Probiotics are living microorganisms or “healthy” bacteria that may help balance normal intestinal bacteria, regulate various bodily functions, and enhance a person’s health. In fact, research has shown that probiotics such as lactic acid–producing bacteria may help prevent infection, reduce inflammation, and improve digestion.
This study looked at the effect of probiotics on winter illness in children and randomly assigned 135 children, ages 3 to 7 years, to receive a placebo or a daily supplement (Lactobacillus helveticus R0052, Bifidobacterium infantis R0033, Bifidobacterium bifidum R0071, and fructooligosaccharides) for three months. The participants had experienced at least three episodes of ear, nose and throat, respiratory, or gastrointestinal illness during the previous winter.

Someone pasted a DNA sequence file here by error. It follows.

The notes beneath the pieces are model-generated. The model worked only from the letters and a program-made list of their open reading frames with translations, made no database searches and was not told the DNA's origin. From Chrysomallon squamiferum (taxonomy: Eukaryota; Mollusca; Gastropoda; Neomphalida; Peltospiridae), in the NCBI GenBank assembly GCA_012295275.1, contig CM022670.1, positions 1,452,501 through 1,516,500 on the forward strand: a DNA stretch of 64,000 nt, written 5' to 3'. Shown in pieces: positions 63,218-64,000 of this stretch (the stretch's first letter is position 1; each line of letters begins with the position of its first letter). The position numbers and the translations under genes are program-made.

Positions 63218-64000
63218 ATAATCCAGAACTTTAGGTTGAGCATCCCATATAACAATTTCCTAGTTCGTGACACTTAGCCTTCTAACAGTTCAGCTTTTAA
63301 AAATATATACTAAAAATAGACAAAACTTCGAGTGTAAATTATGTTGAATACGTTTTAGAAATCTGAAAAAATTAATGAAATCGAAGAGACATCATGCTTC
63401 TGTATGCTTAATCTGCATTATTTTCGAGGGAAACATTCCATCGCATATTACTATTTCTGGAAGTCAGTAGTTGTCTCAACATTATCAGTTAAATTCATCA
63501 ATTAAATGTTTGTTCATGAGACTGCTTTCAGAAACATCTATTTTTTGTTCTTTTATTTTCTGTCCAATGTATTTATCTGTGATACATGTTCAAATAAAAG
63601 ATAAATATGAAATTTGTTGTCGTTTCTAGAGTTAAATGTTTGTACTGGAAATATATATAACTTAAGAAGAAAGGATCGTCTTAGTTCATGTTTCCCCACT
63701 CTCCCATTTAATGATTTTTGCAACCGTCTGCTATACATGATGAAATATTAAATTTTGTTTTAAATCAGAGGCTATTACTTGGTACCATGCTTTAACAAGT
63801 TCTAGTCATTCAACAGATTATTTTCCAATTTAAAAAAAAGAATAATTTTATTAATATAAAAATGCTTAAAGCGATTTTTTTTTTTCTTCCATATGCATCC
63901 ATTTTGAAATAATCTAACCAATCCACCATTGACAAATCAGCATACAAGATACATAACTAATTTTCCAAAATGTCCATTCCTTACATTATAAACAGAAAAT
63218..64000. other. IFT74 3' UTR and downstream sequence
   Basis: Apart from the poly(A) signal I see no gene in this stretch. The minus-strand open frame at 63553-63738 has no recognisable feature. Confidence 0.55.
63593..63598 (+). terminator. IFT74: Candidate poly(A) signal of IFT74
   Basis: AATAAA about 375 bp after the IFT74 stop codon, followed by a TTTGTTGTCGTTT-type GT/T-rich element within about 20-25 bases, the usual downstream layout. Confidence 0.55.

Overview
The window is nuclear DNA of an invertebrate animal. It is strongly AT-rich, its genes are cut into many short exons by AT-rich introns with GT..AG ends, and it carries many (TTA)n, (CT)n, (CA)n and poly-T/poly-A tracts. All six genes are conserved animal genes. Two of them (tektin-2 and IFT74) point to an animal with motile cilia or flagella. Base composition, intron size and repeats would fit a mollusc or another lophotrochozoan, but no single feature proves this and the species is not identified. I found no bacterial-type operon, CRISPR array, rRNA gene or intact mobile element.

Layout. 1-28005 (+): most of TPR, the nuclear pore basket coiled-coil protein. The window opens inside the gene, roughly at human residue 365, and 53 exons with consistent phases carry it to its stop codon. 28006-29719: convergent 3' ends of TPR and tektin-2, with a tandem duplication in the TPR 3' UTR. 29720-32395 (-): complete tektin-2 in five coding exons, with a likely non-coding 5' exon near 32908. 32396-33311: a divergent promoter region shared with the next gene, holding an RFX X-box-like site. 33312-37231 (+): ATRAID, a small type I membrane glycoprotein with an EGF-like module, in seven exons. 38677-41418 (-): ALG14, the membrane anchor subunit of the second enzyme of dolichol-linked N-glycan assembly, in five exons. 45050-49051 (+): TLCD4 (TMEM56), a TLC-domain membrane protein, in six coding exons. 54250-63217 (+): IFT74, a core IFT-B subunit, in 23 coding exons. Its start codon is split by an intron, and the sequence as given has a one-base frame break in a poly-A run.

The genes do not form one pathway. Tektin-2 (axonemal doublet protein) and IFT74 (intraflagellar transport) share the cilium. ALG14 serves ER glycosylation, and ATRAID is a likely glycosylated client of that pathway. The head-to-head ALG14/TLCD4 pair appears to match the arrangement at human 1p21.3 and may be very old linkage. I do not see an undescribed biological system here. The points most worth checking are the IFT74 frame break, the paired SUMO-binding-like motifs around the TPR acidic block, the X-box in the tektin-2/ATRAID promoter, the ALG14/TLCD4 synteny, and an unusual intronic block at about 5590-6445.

“Lactic acid bacteria and bifidobacteria are increasingly being administered to infants with the intention of improving health and, in effect, probiotic therapies are entering the therapeutic mainstream of pediatric disease,” said Mario Cazzola, MD, lead author of the study.
Further research is needed on the important topic of probiotics and health. Parents should always check with a knowledgeable pediatrician or other healthcare professional before giving their children probiotics.
(Ther Adv Respir Dis 2010;4: 271–8)